Cookie biz started as a hobby

[attach]6782[/attach]Robyn Coffey has been baking cookies since she was 13 years old but didn’t turn the hobby into a business until after having children.

“I wanted to do something I could do at home with my kids when they were little,” Coffey says. “Just a little part time job so I started baking the chocolate chip cookie with toffee and brought it to my first store.”

After several years baking out of her home, Robyn’s Cookies, which has grown to wholesale to places like Pusateri’s, Summerhill Market and Bruno’s Fine Foods, opened to the public in 2007 across the street from the Ranleigh exit of Lawrence Station at the end of a short pathway.

“We’re hard to find but worth the effort,” she says.

Coffee worked alone for three years before bringing in fellow home baker and high school friend Melinda Robertson, who is now her business partner, to help.

In addition to cookies like the junk in the trunk (shortbread cookies with Smarties and nut free chocolate bars), chewy gingerbread, brownies and sugar cookies, the store also has more savoury options including a breakfast cookie and the gypsy, which is made with quinoa and oatmeal.

“There’s nothing in here that’s baked using ingredients from a science lab,” she says. “We believe in cream and butter and wholesome products so our ingredients are top of the line, no lard, we don’t use any vegetable shortening or anything like that.”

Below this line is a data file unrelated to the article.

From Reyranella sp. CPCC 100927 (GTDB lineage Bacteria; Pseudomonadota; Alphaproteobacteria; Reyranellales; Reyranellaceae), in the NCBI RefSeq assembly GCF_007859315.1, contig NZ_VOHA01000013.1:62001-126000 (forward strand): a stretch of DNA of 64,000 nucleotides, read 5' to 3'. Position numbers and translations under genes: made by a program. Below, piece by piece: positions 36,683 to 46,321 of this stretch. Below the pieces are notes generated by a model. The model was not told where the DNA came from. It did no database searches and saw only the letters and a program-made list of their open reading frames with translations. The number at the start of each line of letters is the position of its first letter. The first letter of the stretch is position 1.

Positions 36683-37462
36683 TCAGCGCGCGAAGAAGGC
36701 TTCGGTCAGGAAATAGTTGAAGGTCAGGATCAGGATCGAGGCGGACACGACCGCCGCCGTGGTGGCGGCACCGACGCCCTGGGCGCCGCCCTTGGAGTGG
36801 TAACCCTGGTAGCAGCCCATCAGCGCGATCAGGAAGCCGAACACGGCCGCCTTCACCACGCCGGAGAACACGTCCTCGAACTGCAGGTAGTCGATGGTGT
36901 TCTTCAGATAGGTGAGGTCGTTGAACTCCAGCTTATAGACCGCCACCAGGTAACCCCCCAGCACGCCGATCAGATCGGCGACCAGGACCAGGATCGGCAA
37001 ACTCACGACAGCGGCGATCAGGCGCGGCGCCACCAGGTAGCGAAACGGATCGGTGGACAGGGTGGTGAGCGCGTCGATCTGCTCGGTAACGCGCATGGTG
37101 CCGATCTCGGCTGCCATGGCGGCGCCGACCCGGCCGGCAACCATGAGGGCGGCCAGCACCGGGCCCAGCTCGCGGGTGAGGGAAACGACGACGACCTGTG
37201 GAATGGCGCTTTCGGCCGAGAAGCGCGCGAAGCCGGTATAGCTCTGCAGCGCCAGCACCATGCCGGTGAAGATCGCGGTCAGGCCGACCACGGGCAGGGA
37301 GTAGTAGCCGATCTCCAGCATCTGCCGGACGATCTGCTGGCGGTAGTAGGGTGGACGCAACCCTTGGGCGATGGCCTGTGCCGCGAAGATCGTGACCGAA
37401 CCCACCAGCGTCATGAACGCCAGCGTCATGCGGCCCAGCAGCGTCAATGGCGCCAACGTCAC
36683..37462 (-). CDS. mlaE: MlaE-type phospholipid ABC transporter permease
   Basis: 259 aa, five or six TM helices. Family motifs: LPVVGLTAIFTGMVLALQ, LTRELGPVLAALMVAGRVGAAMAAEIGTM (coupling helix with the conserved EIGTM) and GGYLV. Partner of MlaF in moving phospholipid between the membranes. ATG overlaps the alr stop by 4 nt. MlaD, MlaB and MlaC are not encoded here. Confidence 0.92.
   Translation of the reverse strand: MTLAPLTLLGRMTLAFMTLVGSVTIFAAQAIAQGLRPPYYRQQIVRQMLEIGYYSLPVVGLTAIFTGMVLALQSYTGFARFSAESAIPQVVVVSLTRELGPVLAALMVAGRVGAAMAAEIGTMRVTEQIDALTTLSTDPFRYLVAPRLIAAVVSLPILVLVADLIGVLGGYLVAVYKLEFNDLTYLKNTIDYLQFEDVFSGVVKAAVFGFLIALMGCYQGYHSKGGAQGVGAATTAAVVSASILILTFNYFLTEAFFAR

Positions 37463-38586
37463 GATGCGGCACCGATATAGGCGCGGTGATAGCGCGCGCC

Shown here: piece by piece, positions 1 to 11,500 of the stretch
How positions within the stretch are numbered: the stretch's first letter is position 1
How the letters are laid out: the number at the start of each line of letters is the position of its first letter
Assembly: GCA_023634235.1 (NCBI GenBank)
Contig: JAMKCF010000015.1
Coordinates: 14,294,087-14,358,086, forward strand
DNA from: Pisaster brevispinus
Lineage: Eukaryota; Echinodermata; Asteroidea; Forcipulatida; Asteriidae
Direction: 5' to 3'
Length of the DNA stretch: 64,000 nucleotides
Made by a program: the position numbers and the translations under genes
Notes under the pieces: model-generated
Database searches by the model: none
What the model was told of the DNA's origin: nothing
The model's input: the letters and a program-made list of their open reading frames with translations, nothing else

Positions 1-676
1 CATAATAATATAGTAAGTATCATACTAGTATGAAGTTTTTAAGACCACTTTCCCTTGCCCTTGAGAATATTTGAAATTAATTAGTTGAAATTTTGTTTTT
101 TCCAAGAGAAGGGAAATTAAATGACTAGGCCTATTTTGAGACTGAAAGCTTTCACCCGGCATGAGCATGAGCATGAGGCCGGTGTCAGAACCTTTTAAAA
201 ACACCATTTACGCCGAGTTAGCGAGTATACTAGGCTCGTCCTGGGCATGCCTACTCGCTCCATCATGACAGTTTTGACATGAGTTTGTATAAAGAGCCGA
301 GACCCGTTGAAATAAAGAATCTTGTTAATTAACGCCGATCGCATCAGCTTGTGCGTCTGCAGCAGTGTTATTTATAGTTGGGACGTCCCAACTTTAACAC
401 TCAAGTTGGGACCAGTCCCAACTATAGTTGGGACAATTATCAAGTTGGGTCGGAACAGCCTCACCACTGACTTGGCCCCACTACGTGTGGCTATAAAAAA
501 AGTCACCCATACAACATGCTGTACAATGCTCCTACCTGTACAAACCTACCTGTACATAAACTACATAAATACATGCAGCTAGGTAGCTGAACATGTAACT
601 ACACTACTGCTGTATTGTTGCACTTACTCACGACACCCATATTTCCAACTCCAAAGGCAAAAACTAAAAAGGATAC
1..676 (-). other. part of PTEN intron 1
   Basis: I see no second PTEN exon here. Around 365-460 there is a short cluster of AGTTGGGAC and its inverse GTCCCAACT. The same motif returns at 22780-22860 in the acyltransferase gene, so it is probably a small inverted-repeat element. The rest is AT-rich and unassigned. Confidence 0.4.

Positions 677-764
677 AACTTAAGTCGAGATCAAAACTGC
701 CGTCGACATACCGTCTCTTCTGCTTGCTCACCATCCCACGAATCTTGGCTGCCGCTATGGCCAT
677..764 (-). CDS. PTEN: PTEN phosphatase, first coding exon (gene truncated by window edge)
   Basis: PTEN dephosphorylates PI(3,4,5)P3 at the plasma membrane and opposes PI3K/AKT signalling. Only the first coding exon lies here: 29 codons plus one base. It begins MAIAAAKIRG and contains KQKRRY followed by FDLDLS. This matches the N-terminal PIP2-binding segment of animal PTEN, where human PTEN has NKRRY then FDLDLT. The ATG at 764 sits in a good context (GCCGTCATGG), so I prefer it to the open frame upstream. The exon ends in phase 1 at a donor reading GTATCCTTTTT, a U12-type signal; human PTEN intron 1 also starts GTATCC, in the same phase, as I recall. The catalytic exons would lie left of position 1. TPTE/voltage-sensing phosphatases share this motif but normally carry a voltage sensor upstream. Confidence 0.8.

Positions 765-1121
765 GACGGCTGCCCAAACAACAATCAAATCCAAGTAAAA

[attach]6783[/attach]The store is a family affair with both Coffey and Robertson’s daughters work at the store during the weekend. It also hosts birthday parties where kids can decorate and keep cookies as loot bags.

“This place is very magical in that it collects people especially on a Friday afternoon. People wander in and start chatting with us and our customers have become our family,” Coffey says. “We know everything about everybody’s marriage, everybody’s life and it’s a comfortable place for people to come in and have a warm cookie. We can tell if they’re having a bad day. We’ll make them a cup of tea. We chat for a bit, it’s that kind of place.”

As for her favourite cookie, Coffey’s pick is Robertson’s stilton, walnut and rosemary shortbread, which she enjoys with some wine, she says, adding she believes Robertson’s top choice is the cowboy, a peanut butter cookie with pretzels, potato chips and chunks of chocolate.

While their cookies sell for $10 a bag, they also sell two pounds of cookie dough for $12.

“You should see all the dough we sell during Christmas when people have those cookie exchanges,” Coffey says.

“There’s even men who order for their wives — don’t make them too pretty, trying to pass them off as their own,” Robertson adds.

During the summer they have a courtyard area full of flowers and window boxes for people to enjoy their goods outside and also have a shop that sells their goods in Muskoka for those spending time at cottages.

The best thing about being part of the neighbourhood is the customers who have been very supportive over the years, Coffey says.

“I think part of the charm and the success is that it is what it is — it’s just two women who love to bake and eat that are making yummy cookies. It’s not this huge corporation. It’s not this huge business,” Coffey says. “A couple of days ago I was like Melinda don’t come in, there’s no customers, it’s pouring rain, and in she comes because she misses the smell and misses baking cookies, we both just kind of love to be here.”